Kirsten Gillibrand had a flurry of pots on the stove and steak, haddock, peas, steamed vegetables and rice on the menu.
She had a cable news appearance coming up in a few hours, but for now, her 10-year-old son entertained the family goldendoodle, Maple, a few feet away.
The New York senator was game to talk about motherhood, leadership, her policies and her pursuit of the nation’s highest office, she told a reporter. But first she needed to save dinner.
“I need to focus, because I’m about to burn the fish,” she said. “I’ve reached my point of capacity.”
As she cranks up her presidential campaign, Gillibrand isn’t trying to hide her working-mom juggle — she’s running on it. More than any other contender in a field crowded with women, the mom of two is using her dual roles of mother and candidate to pitch herself to Democratic voters.
She opens her standard campaign speech vowing to “fight for your children as hard as I would fight for my own.” She’s floated the idea of making an RV trip through Iowa this summer, to be able to prepare meals for her family while she travels to meet supporters. During her first week as a candidate, she baked cookies with a voter, dismissing any complexity in the symbolism. And on a recent Tuesday evening, she even invited a reporter into her Capitol Hill home for dinner with her family.
It’s all a far cry from the not-so-distant past, where being a mother of young children was viewed as much as a complication as an asset in politics.
“There was a time when a mom with young children absolutely couldn’t run for an executive office. People wondered who would come first, the kids or us,” said Celinda Lake, a Democratic pollster. “But things have really changed. For Gillibrand, it’s not just that ‘I’m a mom.’ It’s a metaphor. It’s a way of talking about the future, a way of talking about her orientation.”
Gillibrand isn’t the only Democratic candidate whose campaign has reflected this shift in attitude. In her campaign launch speech, Elizabeth Warren talked about potty-training her now-grown daughter. Amy Klobuchar often tells the story of the text message her adult daughter sent her the night that Trump was elected, seeking reassurance. Kamala Harris wrote in her recent memoir that her step-children affectionately refer to her as ‘Momala.’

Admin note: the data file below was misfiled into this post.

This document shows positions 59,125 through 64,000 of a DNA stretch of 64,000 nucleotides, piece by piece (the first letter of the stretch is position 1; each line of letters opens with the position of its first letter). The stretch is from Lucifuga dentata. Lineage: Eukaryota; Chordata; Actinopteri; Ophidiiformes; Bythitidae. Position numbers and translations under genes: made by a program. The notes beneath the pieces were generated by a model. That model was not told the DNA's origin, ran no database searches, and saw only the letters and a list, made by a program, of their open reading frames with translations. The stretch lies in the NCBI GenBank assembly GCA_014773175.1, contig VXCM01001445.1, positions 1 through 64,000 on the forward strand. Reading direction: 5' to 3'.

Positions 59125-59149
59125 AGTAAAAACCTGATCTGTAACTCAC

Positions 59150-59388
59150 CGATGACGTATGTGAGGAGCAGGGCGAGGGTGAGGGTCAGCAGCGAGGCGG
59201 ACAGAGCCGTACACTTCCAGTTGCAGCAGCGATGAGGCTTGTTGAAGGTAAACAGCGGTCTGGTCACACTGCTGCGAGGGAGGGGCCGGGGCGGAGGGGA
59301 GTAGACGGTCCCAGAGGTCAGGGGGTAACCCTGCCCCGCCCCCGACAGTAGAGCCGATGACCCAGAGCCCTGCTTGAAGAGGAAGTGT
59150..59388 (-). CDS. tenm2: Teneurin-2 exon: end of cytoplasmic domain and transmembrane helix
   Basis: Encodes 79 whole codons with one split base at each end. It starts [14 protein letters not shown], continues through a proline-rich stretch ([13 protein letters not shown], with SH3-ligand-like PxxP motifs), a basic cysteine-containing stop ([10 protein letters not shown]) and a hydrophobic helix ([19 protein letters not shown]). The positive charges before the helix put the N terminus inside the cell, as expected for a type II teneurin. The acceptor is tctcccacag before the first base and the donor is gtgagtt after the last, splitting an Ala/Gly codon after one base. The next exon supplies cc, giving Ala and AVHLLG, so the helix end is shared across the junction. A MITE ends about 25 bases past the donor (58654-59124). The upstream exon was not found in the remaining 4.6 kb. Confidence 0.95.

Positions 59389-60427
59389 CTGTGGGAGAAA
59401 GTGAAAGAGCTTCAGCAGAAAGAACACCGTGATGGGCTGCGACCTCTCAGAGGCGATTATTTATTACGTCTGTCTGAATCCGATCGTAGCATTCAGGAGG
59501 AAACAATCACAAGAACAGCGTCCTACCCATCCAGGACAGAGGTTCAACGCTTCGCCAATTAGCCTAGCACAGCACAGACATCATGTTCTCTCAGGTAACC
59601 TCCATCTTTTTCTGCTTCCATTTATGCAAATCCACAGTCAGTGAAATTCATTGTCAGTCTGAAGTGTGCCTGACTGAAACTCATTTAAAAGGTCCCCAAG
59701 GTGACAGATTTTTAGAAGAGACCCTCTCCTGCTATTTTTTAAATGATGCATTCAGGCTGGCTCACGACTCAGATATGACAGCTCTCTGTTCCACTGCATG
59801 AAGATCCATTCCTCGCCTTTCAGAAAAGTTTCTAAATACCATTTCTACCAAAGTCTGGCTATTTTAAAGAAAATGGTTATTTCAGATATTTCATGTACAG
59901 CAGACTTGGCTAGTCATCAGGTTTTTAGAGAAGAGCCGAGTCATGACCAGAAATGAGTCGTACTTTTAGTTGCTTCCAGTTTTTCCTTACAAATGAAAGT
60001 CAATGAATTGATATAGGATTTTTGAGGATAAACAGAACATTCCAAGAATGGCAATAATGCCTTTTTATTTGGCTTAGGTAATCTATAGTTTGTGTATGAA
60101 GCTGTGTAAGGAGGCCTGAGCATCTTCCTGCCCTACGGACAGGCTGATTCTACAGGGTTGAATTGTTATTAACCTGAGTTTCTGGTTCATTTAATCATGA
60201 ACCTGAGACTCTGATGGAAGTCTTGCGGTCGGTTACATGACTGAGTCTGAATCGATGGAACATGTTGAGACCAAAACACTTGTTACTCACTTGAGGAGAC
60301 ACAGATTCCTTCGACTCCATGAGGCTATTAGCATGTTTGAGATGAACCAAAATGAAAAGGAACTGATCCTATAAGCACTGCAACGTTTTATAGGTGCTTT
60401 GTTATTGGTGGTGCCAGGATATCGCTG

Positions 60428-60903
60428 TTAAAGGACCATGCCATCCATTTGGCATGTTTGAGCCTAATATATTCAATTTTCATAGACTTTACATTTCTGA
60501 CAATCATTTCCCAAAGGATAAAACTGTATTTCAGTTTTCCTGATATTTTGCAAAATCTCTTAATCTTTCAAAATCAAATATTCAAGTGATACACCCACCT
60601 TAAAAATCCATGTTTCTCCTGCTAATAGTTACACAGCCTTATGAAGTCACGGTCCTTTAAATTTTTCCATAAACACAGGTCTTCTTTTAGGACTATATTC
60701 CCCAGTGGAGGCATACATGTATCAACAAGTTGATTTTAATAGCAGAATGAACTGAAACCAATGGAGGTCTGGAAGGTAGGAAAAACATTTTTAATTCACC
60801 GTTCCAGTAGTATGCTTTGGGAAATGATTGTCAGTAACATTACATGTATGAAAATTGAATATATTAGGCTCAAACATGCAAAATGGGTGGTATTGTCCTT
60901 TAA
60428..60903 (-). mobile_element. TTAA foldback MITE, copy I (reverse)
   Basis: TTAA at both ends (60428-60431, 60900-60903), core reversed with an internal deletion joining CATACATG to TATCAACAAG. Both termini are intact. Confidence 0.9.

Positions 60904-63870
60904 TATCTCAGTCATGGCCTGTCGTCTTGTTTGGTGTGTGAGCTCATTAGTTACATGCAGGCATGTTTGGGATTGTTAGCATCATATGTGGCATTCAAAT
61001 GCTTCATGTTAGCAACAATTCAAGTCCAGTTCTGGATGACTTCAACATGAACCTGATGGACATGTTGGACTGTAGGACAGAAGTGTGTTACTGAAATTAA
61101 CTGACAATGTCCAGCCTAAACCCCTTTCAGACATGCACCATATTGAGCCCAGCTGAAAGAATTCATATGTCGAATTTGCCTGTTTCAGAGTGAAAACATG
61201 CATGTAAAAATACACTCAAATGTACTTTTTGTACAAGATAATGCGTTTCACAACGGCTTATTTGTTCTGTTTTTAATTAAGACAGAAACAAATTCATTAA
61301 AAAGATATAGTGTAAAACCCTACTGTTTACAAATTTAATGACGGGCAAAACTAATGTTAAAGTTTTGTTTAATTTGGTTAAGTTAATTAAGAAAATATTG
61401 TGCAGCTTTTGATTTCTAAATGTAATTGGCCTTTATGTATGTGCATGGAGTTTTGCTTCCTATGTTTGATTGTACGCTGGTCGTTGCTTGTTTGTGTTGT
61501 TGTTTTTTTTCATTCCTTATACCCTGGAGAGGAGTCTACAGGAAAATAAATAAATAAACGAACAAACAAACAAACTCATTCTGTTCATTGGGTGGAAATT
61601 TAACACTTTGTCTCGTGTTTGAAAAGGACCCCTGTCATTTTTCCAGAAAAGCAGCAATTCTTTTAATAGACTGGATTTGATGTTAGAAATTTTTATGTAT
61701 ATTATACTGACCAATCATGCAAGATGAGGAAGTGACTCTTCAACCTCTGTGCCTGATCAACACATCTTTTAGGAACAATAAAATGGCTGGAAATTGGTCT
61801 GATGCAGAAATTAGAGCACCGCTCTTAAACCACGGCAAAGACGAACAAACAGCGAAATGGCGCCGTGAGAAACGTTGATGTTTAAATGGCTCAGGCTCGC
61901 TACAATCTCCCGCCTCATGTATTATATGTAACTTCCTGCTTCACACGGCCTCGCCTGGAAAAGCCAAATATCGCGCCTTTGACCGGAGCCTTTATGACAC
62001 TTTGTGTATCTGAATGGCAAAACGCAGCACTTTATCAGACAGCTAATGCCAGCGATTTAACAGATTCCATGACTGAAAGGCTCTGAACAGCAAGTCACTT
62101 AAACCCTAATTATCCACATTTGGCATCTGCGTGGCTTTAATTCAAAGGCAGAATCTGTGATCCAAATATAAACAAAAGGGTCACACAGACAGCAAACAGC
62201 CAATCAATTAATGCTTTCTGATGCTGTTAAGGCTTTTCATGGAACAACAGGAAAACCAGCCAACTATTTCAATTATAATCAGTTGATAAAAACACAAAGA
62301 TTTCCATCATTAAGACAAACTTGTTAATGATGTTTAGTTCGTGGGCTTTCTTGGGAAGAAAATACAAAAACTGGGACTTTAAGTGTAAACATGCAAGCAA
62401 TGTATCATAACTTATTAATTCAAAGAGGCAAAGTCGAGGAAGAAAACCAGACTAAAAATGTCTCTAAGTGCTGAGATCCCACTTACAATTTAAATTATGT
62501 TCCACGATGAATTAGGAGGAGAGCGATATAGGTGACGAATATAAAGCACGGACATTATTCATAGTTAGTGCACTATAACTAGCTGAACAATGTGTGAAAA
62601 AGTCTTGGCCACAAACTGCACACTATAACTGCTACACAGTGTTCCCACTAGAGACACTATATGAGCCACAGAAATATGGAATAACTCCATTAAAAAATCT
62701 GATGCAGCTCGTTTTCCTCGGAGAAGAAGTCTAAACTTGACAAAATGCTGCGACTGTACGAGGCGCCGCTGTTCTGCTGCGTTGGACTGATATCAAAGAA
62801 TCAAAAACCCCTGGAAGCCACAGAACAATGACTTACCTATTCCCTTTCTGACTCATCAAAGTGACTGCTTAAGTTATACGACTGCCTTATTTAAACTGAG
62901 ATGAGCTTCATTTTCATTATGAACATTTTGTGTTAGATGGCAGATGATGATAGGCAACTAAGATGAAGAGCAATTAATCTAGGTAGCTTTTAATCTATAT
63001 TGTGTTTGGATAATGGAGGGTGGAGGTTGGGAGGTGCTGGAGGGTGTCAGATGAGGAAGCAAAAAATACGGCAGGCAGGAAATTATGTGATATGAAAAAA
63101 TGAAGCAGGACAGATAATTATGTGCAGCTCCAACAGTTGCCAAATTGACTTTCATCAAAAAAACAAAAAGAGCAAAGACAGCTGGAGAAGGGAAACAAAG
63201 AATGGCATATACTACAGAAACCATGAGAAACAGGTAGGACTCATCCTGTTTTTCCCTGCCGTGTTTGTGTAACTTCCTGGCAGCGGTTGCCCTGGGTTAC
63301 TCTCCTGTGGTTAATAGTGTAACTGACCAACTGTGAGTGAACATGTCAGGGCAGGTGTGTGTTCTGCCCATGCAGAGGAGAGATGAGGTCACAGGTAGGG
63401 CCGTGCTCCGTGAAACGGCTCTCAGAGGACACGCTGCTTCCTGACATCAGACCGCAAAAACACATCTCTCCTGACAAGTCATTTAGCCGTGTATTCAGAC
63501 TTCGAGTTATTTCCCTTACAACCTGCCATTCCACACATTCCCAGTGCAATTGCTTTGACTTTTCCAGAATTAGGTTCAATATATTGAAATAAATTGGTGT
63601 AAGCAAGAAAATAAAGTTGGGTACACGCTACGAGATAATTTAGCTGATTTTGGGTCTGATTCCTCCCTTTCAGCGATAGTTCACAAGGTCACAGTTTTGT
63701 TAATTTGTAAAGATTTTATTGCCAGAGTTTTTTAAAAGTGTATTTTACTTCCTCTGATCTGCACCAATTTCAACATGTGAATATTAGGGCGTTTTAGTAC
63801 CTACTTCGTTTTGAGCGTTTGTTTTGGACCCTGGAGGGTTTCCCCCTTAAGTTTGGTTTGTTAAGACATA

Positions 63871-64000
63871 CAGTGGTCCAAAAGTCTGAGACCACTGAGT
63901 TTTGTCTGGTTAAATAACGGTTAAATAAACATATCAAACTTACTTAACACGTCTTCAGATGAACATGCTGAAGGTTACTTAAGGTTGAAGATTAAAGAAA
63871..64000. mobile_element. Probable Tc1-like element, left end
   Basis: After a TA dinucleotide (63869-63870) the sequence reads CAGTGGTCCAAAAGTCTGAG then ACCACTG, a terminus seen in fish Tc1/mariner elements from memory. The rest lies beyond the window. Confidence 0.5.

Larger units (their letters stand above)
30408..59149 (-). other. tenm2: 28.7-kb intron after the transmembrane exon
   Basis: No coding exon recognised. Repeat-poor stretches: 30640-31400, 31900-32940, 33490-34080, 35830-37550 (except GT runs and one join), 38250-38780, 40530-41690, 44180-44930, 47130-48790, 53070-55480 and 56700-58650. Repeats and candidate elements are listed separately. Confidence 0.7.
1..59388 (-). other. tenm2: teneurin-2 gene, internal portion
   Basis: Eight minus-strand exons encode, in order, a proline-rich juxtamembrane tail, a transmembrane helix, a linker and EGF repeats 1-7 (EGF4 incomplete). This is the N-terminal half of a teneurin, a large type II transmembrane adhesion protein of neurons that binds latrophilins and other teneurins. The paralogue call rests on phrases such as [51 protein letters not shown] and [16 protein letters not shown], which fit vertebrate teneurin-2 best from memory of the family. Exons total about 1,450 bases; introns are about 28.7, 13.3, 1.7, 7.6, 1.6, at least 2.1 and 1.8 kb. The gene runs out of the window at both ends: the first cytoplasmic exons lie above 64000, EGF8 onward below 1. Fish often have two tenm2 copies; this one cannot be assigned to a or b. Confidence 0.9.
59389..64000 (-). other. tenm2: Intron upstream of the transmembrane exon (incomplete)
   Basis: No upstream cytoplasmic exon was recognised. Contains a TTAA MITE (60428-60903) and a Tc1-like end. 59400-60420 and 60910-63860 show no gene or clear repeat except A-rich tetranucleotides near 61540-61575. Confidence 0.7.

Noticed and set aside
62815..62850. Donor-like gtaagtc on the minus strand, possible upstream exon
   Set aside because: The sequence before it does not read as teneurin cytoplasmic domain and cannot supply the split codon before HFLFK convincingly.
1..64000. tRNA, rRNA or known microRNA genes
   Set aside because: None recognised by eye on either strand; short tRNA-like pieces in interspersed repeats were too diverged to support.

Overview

But none in the group is going as far as Gillibrand to highlight her role as caregiver. She often tells voters in early states how, when she looks at issues like immigration, she imagines what it would be like if her own family were separated. She campaigns on her support of policies like a national paid leave program, universal pre-K and more accessible, affordable childcare.
The strategy is a clear appeal to young, working women with families, a coveted and energized part of the Democratic coalition. Women voters helped drive victories that led Democrats to reclaim control of the House last year, responding to candidates who talked openly about daily struggles and parenthood.
There is “overwhelming evidence from the midterms that being yourself and talking to voters about your genuine concerns about the future of our country, and our children, is a major asset,” said Gillibrand spokeswoman Meredith Kelly.
In the kitchen of her home on Capitol Hill, a model White House made of Legos perched on the window sill, Gillibrand talked about how she hoped to balance the demands of a campaign and parenting 10-year-old Henry and 15-year-old Theo.
Her husband, Jonathan, a business consultant, is taking time off to support her campaign, she said. He will soon be “in charge, many more days than he would have been,” she noted. Jonathan and Henry made their campaign debut on Friday. Theo, who attends boarding school, did not go.